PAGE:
Or 28 of any color ….or red twizzlers. As the proverbial saying goes “If I had a dollar for every time I was asked”….. I am, of course, talking about the 1 hour testing for gestational diabetes (GDM). Nobody likes it. Everyone frowns when given that glucola bottle and most mommas groan and will give you war stories about their past experience. We know it’s unpleasant but we ask you to think of the important reasons or performing this test- YOUR health and the health of YOUR baby.
GESTATIONAL DIABETES: THE BAD NEWS
Here is the bad news. Gestational diabetes is the most common problem in pregnancy. The last stats were in 2010, and they reported a 9% rate of gestational diabetes- that is double the rate in 2003. The “Hyperglycemia and Adverse Pregnancy Outcomes” (HAPO) study is the most important research that has ever been done on the link between maternal blood sugar and risk of poor birth outcomes (HAPO, 2008). In this study, researchers found that increased blood sugar is correlated to an increase in poor outcomes even at levels not considered to be gestational diabetes. And the risks associated in pregnancy include but are not limited to: higher rates of shoulder dystocia, birth injury of mom and/or baby, premature birth, newborn jaundice, newborn low blood sugar, and pre-eclampsia.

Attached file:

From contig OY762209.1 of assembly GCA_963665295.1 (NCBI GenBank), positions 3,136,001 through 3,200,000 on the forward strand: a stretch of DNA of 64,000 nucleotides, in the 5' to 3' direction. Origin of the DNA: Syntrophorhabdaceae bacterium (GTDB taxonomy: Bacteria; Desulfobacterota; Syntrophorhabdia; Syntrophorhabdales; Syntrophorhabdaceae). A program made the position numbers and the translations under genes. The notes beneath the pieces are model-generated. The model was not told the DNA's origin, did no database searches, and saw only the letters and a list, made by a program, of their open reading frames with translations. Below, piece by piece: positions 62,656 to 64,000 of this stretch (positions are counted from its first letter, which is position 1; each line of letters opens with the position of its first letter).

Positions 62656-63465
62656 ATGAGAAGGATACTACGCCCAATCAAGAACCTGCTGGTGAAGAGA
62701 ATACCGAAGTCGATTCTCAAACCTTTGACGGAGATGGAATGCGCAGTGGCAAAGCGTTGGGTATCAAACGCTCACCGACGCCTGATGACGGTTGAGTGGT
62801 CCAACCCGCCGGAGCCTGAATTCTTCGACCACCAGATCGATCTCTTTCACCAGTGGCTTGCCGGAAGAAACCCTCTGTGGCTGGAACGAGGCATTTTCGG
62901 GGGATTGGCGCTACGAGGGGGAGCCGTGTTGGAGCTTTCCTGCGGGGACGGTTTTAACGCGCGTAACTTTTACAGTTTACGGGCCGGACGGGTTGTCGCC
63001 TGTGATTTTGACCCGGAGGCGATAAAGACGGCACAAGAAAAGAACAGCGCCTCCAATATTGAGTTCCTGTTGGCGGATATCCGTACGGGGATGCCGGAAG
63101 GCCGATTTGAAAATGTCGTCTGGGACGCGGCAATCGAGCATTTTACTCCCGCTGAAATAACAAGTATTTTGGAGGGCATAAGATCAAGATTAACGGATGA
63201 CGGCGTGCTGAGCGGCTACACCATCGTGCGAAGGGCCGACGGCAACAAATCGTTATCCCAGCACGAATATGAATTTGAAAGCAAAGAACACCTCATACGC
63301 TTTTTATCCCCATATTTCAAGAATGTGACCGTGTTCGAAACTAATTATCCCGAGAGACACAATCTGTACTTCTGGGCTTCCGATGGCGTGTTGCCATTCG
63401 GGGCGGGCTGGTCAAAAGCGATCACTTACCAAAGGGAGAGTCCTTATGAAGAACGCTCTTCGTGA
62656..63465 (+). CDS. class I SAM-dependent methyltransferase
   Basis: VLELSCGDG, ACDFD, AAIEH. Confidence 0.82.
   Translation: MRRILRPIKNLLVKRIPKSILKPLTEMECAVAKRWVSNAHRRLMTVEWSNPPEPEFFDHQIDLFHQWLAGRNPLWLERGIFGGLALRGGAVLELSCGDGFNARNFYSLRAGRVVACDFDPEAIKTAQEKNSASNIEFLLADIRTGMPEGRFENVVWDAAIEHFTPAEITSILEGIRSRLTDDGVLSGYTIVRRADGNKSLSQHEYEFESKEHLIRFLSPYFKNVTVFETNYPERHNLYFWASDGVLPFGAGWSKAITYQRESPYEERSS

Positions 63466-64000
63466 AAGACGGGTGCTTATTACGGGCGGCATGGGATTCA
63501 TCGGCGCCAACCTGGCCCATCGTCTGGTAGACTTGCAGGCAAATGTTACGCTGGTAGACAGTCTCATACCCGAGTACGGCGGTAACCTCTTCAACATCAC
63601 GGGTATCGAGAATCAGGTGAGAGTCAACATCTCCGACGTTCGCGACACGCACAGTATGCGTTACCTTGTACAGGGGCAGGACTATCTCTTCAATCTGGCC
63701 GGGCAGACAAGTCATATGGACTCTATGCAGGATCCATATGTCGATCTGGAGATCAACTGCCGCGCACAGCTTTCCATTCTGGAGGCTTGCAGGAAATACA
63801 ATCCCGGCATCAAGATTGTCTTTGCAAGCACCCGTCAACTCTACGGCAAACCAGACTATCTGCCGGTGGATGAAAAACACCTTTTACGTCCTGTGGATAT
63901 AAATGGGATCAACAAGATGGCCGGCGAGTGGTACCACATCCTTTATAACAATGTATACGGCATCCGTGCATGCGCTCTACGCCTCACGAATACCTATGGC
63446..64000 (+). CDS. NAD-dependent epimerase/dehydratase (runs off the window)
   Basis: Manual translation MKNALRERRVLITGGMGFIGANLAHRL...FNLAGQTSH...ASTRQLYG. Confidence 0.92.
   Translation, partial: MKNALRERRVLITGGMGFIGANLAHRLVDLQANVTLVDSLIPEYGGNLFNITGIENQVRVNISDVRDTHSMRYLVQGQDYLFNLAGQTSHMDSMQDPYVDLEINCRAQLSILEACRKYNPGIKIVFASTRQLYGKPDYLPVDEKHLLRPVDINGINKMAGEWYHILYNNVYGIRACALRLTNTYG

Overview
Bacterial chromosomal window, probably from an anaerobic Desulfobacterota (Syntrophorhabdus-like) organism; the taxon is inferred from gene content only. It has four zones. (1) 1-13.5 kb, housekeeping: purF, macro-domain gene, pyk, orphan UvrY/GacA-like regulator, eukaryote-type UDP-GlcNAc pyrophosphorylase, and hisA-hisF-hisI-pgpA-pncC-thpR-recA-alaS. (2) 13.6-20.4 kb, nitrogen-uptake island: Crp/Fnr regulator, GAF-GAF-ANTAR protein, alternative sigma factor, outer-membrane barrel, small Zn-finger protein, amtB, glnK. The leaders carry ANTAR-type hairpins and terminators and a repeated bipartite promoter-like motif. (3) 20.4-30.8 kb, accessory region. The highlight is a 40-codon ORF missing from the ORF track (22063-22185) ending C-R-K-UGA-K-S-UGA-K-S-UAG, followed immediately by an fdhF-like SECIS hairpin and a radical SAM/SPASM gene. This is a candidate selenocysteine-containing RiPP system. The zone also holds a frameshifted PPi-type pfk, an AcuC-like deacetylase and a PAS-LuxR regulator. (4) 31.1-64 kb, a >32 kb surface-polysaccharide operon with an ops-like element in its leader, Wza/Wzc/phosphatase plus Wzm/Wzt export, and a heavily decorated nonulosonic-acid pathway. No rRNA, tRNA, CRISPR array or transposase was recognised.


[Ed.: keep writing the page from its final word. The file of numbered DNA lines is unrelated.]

Women with GDM have a higher risk of developing diabetes, heart disease, and stroke later in life (England et al. 2009; Tobias et al. 2017).
Get this, high blood sugar can actually change your DNA- incredible and sad. A 2017 report found children born from mothers with Type 2 Diabetes (Silva-Zolezzi et al. 2017) had a 19 times higher risk of obesity, heart disease and diabetes as teenagers and adults.
So yes, we are pushers of the 50 GM glucola drink. It’s not perfect- but neither is the jelly bean test, which had a lower sensitivity than the Glucola drink (40% versus 80%).
EVERYONE is interested in food-based or candy-based tests, but as it turns out…not all candies are created equal! There are different kinds of sugars and they don’t all have the same effect on blood sugar levels (Wong and Jenkins, 2007). The official oral glucose tolerance tests were designed specifically for the use with glucose (also called dextrose). So, taking the test with other kinds of sugar, or with fats and proteins (such as in cake or candy bars), may not be specific for a clear diagnosis.
WHAT IS BVO?
Another question we hear all the time is “what about the BVO in the glucola drink?” WE order ours without the BVO. Brominated vegetable oil is an ingredient that stabilizes the color in drinks. But beware; it is also in cake mixes, sports drinks, Jell-O, sauces, boxed macaroni and cheese, candy, chewing gum, butter, cereals, snack foods, cosmetics, beer and many, many more.
So what can you do to minimize the side effects from drinking the glucola but invest in your health? Eat protein the morning of your test. DO NOT EAT SIMPLE CARBS or any carbs. Be sure to take the test in the morning and drink plenty of water. Lastly, bring a protein-based snack for after the test.